The COVID-19 pandemic has reduced CO2 and local air pollutant emissions, but what are the longer-term effects on the environment? Will the impact of the economic shutdown – and consequential lack of investment in clean energy -- outweigh the short-term benefits? The answer depends on the policy response to the pandemic.
We have seen a major change in emissions over the last few months. The economic shut down has led to empty roads and skies, resulting in a stunning 50% reduction in the use of jet fuel and a 30% reduction in the use of gasoline. The use of natural gas in residential and commercial buildings has declined by almost 20% and electricity demand declined by less than 10%. Overall, this amounts to a 15% total reduction in daily CO2 emissions – the largest annual percentage decline for the U.S. in recorded history. The shutdown also saved about 200 lives per month.
These environmental benefits are significant. But how do the health benefits from the cleaner air compare to the longer-term impact on the environment? The pandemic could lead to a persistent global recession, which is a threat to the adoption of clean technology.
Global electric vehicle sales are projected to decline by 43% in 2020 due to fewer auto sales overall and low gasoline process. We also expect fewer residential rooftop solar and storage installations as well as fewer energy efficiency audits. And notably, clean energy jobs decreased by almost 600,000 by the end of April.The big question is how long the economic effects will last. The answer depends on how long it takes to get the pandemic under control and whether there is a persistent global recession.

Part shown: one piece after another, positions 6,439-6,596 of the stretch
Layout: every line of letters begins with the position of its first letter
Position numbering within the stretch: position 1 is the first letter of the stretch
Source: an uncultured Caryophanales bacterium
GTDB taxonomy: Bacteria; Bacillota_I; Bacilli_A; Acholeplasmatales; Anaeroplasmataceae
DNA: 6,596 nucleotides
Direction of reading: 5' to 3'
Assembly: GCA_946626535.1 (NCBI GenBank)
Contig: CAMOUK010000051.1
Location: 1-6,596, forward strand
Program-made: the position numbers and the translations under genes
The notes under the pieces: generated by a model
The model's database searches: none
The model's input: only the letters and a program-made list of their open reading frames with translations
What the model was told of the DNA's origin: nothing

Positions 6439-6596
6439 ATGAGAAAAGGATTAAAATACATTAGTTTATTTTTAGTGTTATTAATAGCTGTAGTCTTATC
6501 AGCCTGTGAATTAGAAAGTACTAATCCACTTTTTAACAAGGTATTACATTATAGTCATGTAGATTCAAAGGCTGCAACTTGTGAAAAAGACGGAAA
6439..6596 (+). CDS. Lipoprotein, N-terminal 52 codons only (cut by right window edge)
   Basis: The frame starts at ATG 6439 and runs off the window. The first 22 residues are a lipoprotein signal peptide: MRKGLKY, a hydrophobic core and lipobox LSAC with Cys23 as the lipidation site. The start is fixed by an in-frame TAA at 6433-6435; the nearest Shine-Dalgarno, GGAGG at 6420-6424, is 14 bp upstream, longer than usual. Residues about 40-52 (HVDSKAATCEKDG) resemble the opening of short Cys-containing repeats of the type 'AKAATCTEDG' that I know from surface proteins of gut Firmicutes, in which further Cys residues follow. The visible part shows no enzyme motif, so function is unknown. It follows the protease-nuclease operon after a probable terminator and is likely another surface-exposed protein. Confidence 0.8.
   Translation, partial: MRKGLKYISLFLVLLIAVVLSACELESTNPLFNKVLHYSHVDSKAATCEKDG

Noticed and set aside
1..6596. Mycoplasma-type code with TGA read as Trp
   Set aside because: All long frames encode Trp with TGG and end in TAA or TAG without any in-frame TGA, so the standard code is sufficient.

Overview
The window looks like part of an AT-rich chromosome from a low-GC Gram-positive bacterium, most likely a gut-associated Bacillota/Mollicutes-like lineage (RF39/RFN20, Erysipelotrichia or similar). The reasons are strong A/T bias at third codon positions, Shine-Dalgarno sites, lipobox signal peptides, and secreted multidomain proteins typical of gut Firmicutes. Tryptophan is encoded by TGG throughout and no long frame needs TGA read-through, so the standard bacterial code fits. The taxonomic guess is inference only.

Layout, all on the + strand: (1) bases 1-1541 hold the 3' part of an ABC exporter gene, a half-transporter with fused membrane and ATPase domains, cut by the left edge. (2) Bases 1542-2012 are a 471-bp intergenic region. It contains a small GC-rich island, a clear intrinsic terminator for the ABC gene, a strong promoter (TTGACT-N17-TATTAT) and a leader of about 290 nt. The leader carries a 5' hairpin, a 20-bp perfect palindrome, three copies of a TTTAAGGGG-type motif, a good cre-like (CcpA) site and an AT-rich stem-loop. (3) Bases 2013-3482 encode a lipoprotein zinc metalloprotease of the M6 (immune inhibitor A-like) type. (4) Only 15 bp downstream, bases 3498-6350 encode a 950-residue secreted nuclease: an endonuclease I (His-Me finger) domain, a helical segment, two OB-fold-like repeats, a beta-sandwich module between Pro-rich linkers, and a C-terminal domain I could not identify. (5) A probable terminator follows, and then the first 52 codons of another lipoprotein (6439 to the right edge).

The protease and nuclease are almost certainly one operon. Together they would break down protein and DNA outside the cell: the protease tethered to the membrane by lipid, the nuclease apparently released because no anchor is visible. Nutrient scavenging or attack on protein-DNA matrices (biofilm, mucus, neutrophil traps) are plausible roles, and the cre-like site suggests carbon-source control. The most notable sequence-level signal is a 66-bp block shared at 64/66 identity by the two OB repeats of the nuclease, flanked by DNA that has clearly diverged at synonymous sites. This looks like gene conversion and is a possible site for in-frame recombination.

The best-case scenario is that we find a swift and low-cost strategy to control the virus. The economy fully reopens by the end of 2020, and investment trends prior to the pandemic return. In this case, the reduction in emissions due to COVID-19 will be temporary, but investments in green technologies will increase. The result could leave us largely where we were prior to the pandemic.Unfortunately, that is not the most likely scenario. Instead, we expect to see far-reaching consequences of the pandemic, with more deaths, deeper economic disruptions, and a persistent global recession. Flareups of the virus could require governments to backpedal on reopening the economy. The demand for goods and services could be destroyed, rather than simply deferred.
In this scenario, there could be a negative effect on energy-sector investment. Marginal firms would be likely to liquidate, including firms developing low-carbon technologies. Low wholesale electricity prices due to decreased electricity demand could cause renewable investments to decline, impacting rooftop solar, utility-scale solar, and energy efficiency investments. And, lacking revenues, automakers would be unable to invest in new vehicle technologies to improve efficiency.
Using modelling, we found that the long-term negative impact on the environment could easily outweigh the short-term benefits of the shutdown. Delays in investments in renewables and vehicle fuel economy alone could result in an additional 2,500 MMT of CO2 from 2020 to 2035. This could cause 40 deaths per month on average, or 7,500 deaths during that time.
Pushing back all renewable electricity generation investments by even one year would outweigh the emissions reductions and avoided deaths from March to June of 2020.
However, the policy response to the pandemic is the wild card that could change everything. Budgets will be strained to pay for the costs of the virus, making it challenging to invest in clean energy. And if we remain a recession, there may be pressure to lessen climate change mitigation goals.
However, stimulus packages could focus on clean energy. Even a modest amount allocated to new technologies could pay off in terms of clean air, clean jobs, and national security. Just stabilizing the economy can go a long way to putting clean energy trends back on track.
States can also make a difference by enabling new investment in renewables by state green banks. They can remind voters and policymakers that collective action and listening to scientists matters. And the research community can highlight the policy options to speed our recovery.
These developments would be a “silver lining” to the pandemic. But it all comes down to the policy response.
MIT Sloan School of Management Prof. Christopher Knittel and Prof. Jing Li are coauthors of “The short-run and long-run effects of COVID-19 on energy and the environment,” which was published in a June issue of Joule.